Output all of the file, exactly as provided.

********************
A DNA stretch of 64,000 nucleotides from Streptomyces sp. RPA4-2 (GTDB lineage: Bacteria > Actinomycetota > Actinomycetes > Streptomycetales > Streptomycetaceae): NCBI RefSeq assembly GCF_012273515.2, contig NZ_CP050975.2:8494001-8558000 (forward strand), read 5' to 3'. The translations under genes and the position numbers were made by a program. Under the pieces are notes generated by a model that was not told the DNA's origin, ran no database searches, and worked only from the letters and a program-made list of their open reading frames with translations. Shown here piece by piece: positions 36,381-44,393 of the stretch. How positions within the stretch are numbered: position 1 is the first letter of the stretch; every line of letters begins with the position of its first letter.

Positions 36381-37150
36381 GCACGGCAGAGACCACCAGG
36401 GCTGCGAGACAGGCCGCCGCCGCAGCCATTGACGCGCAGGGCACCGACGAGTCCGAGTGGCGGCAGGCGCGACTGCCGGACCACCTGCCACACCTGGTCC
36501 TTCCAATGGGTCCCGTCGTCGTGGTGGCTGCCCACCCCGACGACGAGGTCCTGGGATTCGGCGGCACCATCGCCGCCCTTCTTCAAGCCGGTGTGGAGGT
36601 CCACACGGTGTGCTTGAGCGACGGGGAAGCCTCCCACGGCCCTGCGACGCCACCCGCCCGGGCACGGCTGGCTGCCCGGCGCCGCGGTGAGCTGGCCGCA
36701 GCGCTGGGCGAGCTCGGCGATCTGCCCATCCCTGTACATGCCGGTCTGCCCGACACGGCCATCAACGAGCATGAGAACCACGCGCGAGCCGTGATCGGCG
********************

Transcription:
A DNA stretch of 64,000 nucleotides from Streptomyces sp. RPA4-2 (GTDB lineage: Bacteria > Actinomycetota > Actinomycetes > Streptomycetales > Streptomycetaceae): NCBI RefSeq assembly GCF_012273515.2, contig NZ_CP050975.2:8494001-8558000 (forward strand), read 5' to 3'. The translations under genes and the position numbers were made by a program. Under the pieces are notes generated by a model that was not told the DNA's origin, ran no database searches, and worked only from the letters and a program-made list of their open reading frames with translations. Shown here piece by piece: positions 36,381-44,393 of the stretch. How positions within the stretch are numbered: position 1 is the first letter of the stretch; every line of letters begins with the position of its first letter.

Positions 36381-37150
36381 GCACGGCAGAGACCACCAGG
36401 GCTGCGAGACAGGCCGCCGCCGCAGCCATTGACGCGCAGGGCACCGACGAGTCCGAGTGGCGGCAGGCGCGACTGCCGGACCACCTGCCACACCTGGTCC
36501 TTCCAATGGGTCCCGTCGTCGTGGTGGCTGCCCACCCCGACGACGAGGTCCTGGGATTCGGCGGCACCATCGCCGCCCTTCTTCAAGCCGGTGTGGAGGT
36601 CCACACGGTGTGCTTGAGCGACGGGGAAGCCTCCCACGGCCCTGCGACGCCACCCGCCCGGGCACGGCTGGCTGCCCGGCGCCGCGGTGAGCTGGCCGCA
36701 GCGCTGGGCGAGCTCGGCGATCTGCCCATCCCTGTACATGCCGGTCTGCCCGACACGGCCATCAACGAGCATGAGAACCACGCGCGAGCCGTGATCGGCG